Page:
The Government must "get a grip" on air pollution and not “pass the buck” to local leaders any longer, Sadiq Khan has said.
The London Mayor called for a diesel scrappage scheme and for reform of taxes that currently incentivise 'dirty' vehicles, as he reiterated his plea for a new Clean Air Act to replace the existing half-century-old legislation.
Mr Khan added the Government must accept that building a third runway at Heathrow was not compatible with meeting its legal obligations on air quality.
It was the second time the Government’s proposals had been defeated, and they were accused of using pollution modelling that ministers knew was overly optimistic and criticised for placing an emphasis on cost rather than people’s health.
Mr Khan called for the capital to have additional powers to manage pollutants from construction sites and river traffic, such as being able to implement a low-emissions zone on the Thames similar to those in place on roads.
City Hall and London boroughs should get greater funding to tackle air pollution, he said, warning that the £3m from the Department for Environment, Food and Rural Affairs (Defra) air quality grants programme for schemes across the UK was woefully insufficient.
Mr Khan also renewed his call for a national scrappage scheme to increase the speed with which diesel vehicles – the biggest source of harmful nitrogen oxides – are phased out.
And he warned that vehicle excise duty (VED) continued to make the purchase of diesel vehicles attractive and called for reform of the scheme to ensure national legislation was pulling in the same direction.
Mr Khan said: "After years of failure we now need the Government to get a grip and face up to their responsibilities rather than pass the buck to me and boroughs.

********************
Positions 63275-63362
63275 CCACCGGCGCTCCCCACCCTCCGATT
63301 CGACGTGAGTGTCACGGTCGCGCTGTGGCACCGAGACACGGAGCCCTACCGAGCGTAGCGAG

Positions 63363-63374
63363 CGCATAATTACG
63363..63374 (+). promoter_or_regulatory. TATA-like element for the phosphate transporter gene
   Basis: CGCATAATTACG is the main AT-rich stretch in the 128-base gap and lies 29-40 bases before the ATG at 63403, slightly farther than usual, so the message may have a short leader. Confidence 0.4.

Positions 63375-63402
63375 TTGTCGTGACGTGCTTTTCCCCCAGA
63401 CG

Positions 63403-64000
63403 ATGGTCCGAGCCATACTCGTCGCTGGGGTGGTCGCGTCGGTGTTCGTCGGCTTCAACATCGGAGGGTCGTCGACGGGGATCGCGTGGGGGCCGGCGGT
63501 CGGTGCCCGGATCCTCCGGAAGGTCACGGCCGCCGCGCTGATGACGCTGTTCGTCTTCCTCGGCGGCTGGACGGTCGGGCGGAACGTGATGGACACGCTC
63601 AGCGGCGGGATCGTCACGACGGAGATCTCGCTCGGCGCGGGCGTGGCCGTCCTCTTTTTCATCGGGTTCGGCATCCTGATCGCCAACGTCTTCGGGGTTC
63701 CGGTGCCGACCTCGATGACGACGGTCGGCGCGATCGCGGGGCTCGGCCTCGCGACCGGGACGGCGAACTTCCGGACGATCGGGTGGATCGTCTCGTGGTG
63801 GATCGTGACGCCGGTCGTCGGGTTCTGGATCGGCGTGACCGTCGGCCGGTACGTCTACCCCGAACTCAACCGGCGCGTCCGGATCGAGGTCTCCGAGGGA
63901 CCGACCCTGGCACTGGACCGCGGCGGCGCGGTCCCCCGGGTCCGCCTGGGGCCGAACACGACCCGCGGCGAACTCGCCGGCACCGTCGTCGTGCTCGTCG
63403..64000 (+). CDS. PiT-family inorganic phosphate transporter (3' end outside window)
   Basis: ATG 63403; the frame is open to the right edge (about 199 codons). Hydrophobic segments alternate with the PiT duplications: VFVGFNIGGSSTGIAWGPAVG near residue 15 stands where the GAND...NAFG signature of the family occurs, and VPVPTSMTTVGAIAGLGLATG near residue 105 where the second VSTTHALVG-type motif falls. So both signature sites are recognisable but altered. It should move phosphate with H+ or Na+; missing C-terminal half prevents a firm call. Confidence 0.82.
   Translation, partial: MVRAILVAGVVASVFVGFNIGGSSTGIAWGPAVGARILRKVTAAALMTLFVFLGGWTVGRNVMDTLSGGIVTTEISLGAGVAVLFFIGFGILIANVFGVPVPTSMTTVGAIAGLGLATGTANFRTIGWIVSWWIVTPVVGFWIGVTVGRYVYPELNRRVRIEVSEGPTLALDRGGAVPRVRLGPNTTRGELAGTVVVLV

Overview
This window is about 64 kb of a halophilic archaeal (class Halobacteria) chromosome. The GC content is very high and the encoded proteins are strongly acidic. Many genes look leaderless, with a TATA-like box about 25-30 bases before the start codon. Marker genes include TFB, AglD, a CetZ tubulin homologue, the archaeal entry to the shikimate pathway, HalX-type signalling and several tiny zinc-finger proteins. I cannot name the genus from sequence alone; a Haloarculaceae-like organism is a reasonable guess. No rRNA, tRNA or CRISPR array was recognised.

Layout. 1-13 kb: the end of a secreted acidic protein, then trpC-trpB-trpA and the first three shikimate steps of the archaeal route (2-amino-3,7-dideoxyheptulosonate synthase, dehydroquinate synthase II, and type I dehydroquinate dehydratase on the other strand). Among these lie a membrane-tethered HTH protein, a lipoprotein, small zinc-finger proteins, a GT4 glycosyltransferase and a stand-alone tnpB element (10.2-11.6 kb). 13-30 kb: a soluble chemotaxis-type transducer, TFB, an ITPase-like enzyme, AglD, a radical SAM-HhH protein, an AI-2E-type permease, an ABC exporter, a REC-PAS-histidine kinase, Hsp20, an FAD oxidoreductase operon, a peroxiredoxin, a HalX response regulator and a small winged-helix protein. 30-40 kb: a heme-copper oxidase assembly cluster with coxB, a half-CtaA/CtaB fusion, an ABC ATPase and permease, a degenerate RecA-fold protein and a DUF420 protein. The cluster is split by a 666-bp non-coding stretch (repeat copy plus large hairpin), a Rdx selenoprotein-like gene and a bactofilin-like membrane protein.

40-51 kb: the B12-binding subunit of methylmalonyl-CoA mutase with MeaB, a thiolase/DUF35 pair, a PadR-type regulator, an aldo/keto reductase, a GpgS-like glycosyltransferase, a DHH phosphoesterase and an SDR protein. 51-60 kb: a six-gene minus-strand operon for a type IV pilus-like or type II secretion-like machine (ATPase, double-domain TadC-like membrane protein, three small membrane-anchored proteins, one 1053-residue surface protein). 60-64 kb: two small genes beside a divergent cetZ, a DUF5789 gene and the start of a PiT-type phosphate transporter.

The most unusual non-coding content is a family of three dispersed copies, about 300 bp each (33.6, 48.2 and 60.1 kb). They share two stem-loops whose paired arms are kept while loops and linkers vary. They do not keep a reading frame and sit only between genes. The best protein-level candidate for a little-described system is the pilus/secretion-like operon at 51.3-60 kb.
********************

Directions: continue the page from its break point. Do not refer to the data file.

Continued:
"Let's be clear, filthy air is causing 9,400 deaths every year in London alone. And that's before you look at all the other health problems caused to Londoners.
"We need action now to protect Londoners and people all across the UK from breathing in toxic fumes.
"The Government has been seriously complacent about this health emergency for the last six years and now is the time for them to stop gambling with our health and show real leadership."
Julian Bell, chairman of London Councils Transport and Environment Committee, said: "Tackling air quality requires immediate attention.
"With over 9,400 Londoners dying prematurely each year as a result of air pollution, it's vital that Government takes urgent action now.
"They also need to properly equip the Mayor and London boroughs with the funding and resources needed to really make an impact and tackle toxic pollution. All Londoners deserve a healthier future."
Air pollution causes 50,000 early deaths and costs £27.5bn every year, according to the government’s own estimates, and was named as a “public health emergency" by MPs in April.
The Press Association contributed to this report
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